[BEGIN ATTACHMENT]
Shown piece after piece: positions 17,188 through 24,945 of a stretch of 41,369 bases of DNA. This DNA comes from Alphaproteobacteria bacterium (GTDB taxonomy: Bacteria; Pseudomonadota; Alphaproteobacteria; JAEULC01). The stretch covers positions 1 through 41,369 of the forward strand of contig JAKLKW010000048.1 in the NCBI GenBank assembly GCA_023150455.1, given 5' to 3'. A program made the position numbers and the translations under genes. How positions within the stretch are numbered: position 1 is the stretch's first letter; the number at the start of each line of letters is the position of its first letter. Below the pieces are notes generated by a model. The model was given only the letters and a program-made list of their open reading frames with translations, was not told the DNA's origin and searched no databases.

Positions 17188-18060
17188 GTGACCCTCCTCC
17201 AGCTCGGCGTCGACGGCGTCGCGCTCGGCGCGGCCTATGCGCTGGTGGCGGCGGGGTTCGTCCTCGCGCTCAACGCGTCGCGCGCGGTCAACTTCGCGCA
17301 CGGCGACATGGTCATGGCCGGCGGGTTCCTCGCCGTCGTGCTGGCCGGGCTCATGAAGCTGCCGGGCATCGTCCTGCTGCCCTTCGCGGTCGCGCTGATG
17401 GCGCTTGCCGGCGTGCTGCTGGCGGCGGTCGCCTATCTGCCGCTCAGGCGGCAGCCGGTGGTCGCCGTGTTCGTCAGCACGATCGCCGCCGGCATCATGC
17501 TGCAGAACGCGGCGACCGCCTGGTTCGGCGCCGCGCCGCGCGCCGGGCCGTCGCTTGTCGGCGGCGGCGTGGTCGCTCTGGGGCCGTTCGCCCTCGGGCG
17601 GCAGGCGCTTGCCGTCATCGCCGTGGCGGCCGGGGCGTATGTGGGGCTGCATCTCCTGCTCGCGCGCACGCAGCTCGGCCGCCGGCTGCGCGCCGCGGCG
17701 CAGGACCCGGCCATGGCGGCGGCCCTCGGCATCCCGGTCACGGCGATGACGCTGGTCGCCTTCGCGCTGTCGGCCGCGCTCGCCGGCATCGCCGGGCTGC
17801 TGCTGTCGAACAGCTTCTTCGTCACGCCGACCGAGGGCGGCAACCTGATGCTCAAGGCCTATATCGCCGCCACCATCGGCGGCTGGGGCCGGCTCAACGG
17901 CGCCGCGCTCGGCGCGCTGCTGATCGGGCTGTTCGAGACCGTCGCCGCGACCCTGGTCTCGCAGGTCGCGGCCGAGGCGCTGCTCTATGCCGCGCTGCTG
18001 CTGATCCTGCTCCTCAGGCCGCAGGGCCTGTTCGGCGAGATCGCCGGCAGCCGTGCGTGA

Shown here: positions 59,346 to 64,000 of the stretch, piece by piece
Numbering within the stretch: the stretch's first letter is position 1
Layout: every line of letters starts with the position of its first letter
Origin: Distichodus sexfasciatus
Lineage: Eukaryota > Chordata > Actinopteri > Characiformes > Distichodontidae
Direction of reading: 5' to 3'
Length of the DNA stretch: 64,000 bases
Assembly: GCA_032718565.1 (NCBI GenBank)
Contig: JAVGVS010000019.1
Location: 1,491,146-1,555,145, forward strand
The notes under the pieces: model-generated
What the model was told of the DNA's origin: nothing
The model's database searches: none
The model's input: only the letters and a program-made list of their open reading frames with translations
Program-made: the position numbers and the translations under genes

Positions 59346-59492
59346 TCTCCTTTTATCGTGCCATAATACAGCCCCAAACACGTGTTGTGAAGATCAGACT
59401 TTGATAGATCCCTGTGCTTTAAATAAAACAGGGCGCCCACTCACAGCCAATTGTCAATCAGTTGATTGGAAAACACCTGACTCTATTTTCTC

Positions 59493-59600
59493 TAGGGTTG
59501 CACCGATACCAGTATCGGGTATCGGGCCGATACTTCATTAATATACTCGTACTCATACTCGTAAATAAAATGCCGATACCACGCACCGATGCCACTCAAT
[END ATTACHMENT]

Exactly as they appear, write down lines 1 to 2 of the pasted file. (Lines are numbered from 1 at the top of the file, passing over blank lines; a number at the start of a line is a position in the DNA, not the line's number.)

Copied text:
Shown piece after piece: positions 17,188 through 24,945 of a stretch of 41,369 bases of DNA. This DNA comes from Alphaproteobacteria bacterium (GTDB taxonomy: Bacteria; Pseudomonadota; Alphaproteobacteria; JAEULC01). The stretch covers positions 1 through 41,369 of the forward strand of contig JAKLKW010000048.1 in the NCBI GenBank assembly GCA_023150455.1, given 5' to 3'. A program made the position numbers and the translations under genes. How positions within the stretch are numbered: position 1 is the stretch's first letter; the number at the start of each line of letters is the position of its first letter. Below the pieces are notes generated by a model. The model was given only the letters and a program-made list of their open reading frames with translations, was not told the DNA's origin and searched no databases.

Positions 17188-18060